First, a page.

It is difficult to recycle artificial turf and there are no obvious deposit-return systems for these plastics on the market. But researchers are now looking to find a solution to the problem.
“Today, all artificial turf ends up in the environment, either in the form of greenhouse gases or microplastic”, says SINTEF researcher Ross Wakelin.
But could it be possible to make redundant artificial turf into something useful instead? Together with the company Green Recycling in Rogaland, SINTEF has launched a project looking into technologies that can turn low quality plastic from artificial turf and other waste into reusable materials. Such a process is key to what we call the ‘circular economy’.
One idea is to convert the artificial turf into chemicals that can be used to manufacture new plastic products. This will help to reduce greenhouse gas emissions and extend the lifetime of the fossil resource.
Why not simply ban artificial turf?
It has been suggested from time to time that artificial turf should be banned in Norway. One alternative is to use gravel pitches, but these do not allow players to develop the same level of skills as they would on turf. Footballs move differently on gravel than on turf and sliding tackles would be practically impossible.
“An easy solution would be to ban the use of artificial turf, but this generates other impacts that have to be taken into consideration”, explains Wakelin. “The Norwegian climate makes the maintenance of resilient natural grass pitches very difficult, and these also generate emissions and have negative impacts on the environment”, he says.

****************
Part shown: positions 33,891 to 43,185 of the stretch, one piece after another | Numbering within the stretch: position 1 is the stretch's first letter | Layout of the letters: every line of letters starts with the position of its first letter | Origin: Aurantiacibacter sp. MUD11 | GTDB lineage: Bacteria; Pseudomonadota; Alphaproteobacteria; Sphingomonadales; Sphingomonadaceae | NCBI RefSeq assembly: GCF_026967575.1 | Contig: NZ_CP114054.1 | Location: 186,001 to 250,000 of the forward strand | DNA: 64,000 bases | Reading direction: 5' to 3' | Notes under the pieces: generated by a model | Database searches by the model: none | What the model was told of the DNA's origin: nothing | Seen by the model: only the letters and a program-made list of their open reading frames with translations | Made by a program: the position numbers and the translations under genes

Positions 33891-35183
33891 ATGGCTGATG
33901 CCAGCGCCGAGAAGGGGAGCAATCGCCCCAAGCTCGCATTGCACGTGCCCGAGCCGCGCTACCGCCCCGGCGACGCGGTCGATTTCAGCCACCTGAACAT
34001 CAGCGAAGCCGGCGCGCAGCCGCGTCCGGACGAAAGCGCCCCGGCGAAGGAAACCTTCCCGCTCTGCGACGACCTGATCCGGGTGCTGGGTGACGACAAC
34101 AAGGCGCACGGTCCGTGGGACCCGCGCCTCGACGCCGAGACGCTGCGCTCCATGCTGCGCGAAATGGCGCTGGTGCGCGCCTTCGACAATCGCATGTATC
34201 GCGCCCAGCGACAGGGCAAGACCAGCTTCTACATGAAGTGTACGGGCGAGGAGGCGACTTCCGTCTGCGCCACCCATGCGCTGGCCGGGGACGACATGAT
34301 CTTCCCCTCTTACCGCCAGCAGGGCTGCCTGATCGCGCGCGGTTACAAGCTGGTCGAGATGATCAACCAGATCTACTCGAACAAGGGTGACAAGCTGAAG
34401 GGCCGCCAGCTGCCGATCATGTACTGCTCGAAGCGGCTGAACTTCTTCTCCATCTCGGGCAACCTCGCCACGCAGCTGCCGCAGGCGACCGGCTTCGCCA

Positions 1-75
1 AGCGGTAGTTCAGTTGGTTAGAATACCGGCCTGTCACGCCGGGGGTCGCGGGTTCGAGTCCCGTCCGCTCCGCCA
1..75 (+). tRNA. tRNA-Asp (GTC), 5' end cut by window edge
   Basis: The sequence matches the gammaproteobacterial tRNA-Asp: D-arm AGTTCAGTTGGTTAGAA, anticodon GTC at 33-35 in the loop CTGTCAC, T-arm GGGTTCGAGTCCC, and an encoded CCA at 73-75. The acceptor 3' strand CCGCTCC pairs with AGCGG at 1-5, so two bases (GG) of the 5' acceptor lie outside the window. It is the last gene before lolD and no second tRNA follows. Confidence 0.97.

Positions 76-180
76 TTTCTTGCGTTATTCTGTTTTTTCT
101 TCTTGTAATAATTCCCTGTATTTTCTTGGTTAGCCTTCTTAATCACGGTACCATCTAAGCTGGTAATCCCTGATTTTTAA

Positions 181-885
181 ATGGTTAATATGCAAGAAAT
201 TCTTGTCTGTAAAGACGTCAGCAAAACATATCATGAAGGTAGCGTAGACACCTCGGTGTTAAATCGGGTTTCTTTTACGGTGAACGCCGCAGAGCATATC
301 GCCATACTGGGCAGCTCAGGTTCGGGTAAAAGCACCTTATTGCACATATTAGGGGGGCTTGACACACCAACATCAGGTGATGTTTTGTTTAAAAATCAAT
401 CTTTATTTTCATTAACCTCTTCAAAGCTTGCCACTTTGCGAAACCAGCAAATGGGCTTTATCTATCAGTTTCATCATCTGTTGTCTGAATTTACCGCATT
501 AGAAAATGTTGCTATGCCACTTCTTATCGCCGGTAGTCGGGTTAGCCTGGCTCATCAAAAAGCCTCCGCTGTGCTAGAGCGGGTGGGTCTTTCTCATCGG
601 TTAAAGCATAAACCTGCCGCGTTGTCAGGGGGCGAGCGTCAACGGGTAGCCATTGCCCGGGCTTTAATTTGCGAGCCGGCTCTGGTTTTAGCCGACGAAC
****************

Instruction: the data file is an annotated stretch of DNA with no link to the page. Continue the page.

“In Norway, access to all-weather sports facilities is key to providing children with opportunities for physical activity, and is essential to team sports”, says Wakelin This is a public health issue”, he adds.
Deposit-return system for artificial turf?
Ross Wakelin has a number of ideas, based on circular economy principles, that may be able to reduce the amount of artificial turf that ends up polluting the environment.
“The release of artificial turf components into the environment, such as rubber crumb granules, is linked to underestimates of the value of artificial turf”, he says.
Wakelin believes that we have to acknowledge the real value of this material. We simply have to increase the economic incentives not to discard all the components in artificial turf pitches, but to recycle them as the basis for new products.
“The deposit-return system employed for plastic bottles is a good example of what happens when waste is valued as a resource”, says Wakelin “In countries that have no such systems, it is still common to see plastic bottles kicking around in the towns and cities and polluting the natural environment”, he says.
But environmental protection measures, waste reception centres and deposit-return systems are just the start. We still have to find a way of ‘converting’ plastic waste into useful products.
We are ‘super-consumers’
If we continue to consume and discard our resources at the rate we are today, we will need more than two planets by 2050. This is the unmistakable prognosis issued by the EU Commission in its document ‘Roadmap for a Resource-Efficient Europe’.
This is why we cannot continue to ignore the fact that the resources available to us today are not inexhaustible.
“The problem is not confined to the tiny particles contaminating the natural world, dumping, environmental damage and poor waste management”, says Project Manager Daniela Lima at Green Recycling. “As humans, we are currently consuming resources as if there was no tomorrow. Combustion facilities are often the final destination for artificial turf, but then new resources have to be found to make new pitches”, she says.
“We launched this project with SINTEF with the aim of finding a sustainable and circular solution for managing redundant artificial turf”, says Lima. “We believe that economic growth can take place without over-exploiting the planet’s resources and negatively impacting on the environment”, she says.